It is time for CCUSD to consider outdoor learning

It’s been ten months since CCUSD students stepped inside a classroom. Though the district has provided in-person learning pods for a tiny percentage of at-risk students, the majority have been stuck indoors staring at screens and withering in isolation.

We all know that virtual learning is a band-aid, not a solution. The statistics on learning loss are devastating and the inequity within those statistics is even worse. But the far more pressing is the mental health crisis caused by the isolation. 

According to the CDC, from April to Oct. 2020, “the proportion of mental health–related visits for children aged 5–11 and 12–17 years increased approximately 24% and 31%, respectively.” 

And those are only the numbers for children whose parents sought care. In the past ten months, our own district tragically lost two students to suicide.

So the big question is: how can we help kids survive this mental health crisis without putting them at risk for COVID? The answer: outdoor learning.

Study after study has shown that being outside, when combined with wearing masks and social distancing, is up to 20 times safer than being indoors, in terms of COVID transmission. But despite pleas from both Superintendent Lockhart and the School Board, CCUSD teachers refuse to consider an outdoor learning plan.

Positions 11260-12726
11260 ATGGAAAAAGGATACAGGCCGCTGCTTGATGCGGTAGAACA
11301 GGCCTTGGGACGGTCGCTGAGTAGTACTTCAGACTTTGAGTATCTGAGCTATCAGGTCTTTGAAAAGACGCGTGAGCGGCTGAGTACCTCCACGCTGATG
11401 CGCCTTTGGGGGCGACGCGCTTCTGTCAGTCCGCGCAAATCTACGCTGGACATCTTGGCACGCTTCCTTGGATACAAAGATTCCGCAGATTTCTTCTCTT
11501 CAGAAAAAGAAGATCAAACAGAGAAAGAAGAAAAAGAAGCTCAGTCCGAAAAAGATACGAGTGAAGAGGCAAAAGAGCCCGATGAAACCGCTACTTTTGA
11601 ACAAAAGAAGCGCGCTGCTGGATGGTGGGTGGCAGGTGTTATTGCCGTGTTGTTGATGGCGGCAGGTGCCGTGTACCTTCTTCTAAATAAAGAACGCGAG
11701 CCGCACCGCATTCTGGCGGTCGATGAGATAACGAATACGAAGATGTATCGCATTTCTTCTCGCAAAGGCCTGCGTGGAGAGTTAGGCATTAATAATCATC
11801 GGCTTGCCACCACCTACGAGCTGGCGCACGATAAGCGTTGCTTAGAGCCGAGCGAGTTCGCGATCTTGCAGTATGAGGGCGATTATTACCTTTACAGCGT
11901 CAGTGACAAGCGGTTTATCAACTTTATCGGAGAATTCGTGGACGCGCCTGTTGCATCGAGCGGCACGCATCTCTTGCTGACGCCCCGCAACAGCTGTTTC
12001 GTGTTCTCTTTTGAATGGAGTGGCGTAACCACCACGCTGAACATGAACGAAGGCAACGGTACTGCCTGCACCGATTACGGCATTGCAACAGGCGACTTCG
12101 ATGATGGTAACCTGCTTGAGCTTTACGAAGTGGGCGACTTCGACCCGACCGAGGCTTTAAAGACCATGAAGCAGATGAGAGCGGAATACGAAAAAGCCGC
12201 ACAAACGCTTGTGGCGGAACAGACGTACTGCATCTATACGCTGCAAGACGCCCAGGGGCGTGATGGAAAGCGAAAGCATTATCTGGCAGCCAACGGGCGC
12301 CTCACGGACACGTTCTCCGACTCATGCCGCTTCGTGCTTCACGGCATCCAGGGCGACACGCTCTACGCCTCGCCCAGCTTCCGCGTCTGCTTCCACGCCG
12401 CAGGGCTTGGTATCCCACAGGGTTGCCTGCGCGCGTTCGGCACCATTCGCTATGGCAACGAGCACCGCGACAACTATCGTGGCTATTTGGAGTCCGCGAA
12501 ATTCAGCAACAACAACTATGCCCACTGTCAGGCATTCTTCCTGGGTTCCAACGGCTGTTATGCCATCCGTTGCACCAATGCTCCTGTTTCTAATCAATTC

I understand the teachers are weary. They have all worked overtime for the past ten months, struggling to adapt to remote-learning while simultaneously juggling families of their own. That said; schools all over the country—including many in chilly Northern climates—that have championed outdoor learning as a safe and effective way to resume in-person learning. Why, in balmy Southern California, have we failed to do the same?

Culver City even has a parent-lead Outdoor Learning Task Force that has spent months doing research and drafting plans which can be implemented as soon as LA County is out of the purple tier. But the teachers’ union isn’t interested; dismissing outdoor learning as inconvenient instead of embracing the many new opportunities it might offer.

With no vaccine in sight for kids under the age of 16, it could take years for schools to get back to “normal.” In the meantime, outdoor learning is as close as it gets.

If you care about our children, please reach out to their teachers, to Superintendent Lockhart, and the CCUSD School Board and let them know you support outdoor learning. Our children’s lives may depend on it.


Hilary Weisman Graham

Culver City resident/parent

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